Wind turbine noise is a combination of audible acoustic and infrasonic components. Low infrasonic background noise is a prerequisite for infrasound detections of conceivable nuclear explosions in the atmosphere in the context of monitoring compliance with the Comprehensive Nuclear Test-Ban Treaty (CTBT). Aerodynamic noise emitted from the endlessly growing number of wind turbines in Germany is increasingly creating problems for the infrasound recording systems. During each revolution, the wind turbine blades encounter much variation in the air flow generated by changes in intensity and wind direction when flowing around the structural tower. As the wind turbine blade revolution process is repetitive, impulsive sound signals consisting of pure tones which are integer multiples of the fundamental blade-passing harmonic are generated. Consequently, studies on the intensity and frequency of the aerodynamic infrasonic noise signals produced have gained much interest.
In a recent paper published in Journal of Sound and Vibration Christoph Pilger and Lars Ceranna from The Federal Institute for Geosciences and Natural Resources (BGR) in Germany studied the influence of periodic wind turbine noise on infrasound array measurements. Their aim was solely focused on the effects of the infrasonic component of wind turbine noise on infrasound measurements by microbarometer arrays.
For the researchers to determine the emission of the infrasound signals by the wind turbines, a field campaign was carried out near a single 200kW horizontal axis turbine north of Hanover. Additionally, ten years of infrasound data recorded at the German infrasound array IGADE, were analyzed with respect to influences of nearby wind turbines. Theoretical models were then derived and validated by the field measurements using mobile microbarometer stations. Model computations on the influence of single versus multiple wind turbines and the effect of ducting and propagation on the sound pressure levels of infrasound observations were included and presented. Discussions and conclusions on least distances between wind turbines and infrasound arrays were derived from the model calculations of sound pressure levels in the infrasonic frequency range and verified by infrasound observations.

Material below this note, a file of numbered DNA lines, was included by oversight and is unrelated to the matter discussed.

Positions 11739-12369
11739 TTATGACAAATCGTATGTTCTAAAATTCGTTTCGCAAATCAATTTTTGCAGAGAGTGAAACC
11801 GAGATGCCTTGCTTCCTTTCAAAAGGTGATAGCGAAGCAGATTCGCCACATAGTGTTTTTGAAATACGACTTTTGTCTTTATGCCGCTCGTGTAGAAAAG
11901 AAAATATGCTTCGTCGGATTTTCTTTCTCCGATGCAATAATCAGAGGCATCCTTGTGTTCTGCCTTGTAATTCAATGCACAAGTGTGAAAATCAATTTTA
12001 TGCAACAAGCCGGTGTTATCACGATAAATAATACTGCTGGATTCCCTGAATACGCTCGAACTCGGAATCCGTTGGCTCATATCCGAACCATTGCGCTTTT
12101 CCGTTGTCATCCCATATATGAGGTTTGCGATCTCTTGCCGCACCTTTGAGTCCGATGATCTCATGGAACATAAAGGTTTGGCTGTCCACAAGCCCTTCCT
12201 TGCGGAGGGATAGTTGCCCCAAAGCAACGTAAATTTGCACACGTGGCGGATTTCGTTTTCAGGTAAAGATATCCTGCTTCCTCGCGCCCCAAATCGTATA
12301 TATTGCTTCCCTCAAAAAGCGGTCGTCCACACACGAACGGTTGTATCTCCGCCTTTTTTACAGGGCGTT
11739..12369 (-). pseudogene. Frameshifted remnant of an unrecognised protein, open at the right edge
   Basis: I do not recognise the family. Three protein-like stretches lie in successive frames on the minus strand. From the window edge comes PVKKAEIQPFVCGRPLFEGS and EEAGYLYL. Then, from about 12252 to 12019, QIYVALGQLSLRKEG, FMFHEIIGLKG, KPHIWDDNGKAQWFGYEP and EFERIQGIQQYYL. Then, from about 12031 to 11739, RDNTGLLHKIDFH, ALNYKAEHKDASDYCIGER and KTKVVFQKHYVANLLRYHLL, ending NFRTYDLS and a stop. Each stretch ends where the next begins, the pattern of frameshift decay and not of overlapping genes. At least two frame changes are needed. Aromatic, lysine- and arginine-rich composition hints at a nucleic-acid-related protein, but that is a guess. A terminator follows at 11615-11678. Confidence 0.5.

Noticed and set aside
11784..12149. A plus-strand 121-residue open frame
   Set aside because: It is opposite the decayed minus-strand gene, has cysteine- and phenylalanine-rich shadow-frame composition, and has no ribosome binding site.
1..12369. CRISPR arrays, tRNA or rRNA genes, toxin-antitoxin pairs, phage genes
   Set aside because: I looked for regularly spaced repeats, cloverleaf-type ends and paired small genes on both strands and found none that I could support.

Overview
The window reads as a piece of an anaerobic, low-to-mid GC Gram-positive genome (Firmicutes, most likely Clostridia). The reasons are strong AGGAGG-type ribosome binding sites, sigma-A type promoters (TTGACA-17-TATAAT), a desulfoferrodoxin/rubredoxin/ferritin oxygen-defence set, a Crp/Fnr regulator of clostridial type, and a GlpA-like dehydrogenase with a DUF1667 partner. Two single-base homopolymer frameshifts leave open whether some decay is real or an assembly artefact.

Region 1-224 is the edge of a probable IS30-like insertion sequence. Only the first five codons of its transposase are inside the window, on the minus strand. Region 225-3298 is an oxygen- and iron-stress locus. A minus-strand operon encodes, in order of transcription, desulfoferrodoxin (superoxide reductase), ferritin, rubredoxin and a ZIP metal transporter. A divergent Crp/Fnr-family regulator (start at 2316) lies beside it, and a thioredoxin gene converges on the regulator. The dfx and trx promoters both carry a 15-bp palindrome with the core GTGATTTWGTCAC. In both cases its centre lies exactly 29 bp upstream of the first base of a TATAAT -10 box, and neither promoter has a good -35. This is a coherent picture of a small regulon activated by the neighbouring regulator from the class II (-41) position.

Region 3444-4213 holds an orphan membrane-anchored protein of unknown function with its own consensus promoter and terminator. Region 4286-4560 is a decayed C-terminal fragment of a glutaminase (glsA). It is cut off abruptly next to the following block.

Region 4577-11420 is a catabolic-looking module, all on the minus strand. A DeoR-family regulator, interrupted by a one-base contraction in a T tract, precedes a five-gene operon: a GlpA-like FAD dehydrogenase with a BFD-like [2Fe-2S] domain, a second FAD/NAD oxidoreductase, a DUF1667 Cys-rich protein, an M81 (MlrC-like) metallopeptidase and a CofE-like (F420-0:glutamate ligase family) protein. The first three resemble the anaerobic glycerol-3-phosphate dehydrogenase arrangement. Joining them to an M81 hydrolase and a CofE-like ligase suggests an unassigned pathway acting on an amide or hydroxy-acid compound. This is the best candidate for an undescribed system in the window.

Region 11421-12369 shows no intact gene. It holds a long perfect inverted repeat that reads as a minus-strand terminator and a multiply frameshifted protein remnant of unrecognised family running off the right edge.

It was observed that at certain frequencies and during nearly all years and seasons, the aerodynamic sound waves of the BPH increased the SPL detected and quantified by the sensors. Blade-passing harmonics with multiples of 1 to 1.4Hz frequency were observed to occur during most of the observations and had the highest spectral increase compared to neighboring frequencies. From the model the researchers were able to estimate the generated sound pressure level of wind turbines and thus making it possible for specification of the minimum allowable distance between wind turbines and infrasound stations for undisturbed recording.
study demonstrated that a minimum distance of 20 km should be maintained between an infrasound station and a single wind turbine so as to guarantee unhindered recording and detection conditions. In the case of multi element wind farm, the distance would need to be increased to 50 km. However, if only occasional tropospheric ducts increasing the surface-near sound levels are considered, 5-10 km and 10-15 km would be adequate and sufficient to allow unhindered recording and detection conditions for a single turbine and a wind farm respectively.
Christoph Pilger, Lars Ceranna. The influence of periodic wind turbine noise on infrasound array measurements. Journal of Sound and Vibration. volume 388 (2017) pages 188–200
Bundesanstalt für Geowissenschaften und Rohstoffe (BGR), Stilleweg 2, 30655 Hannover, Germany.Go To Journal of Sound and Vibration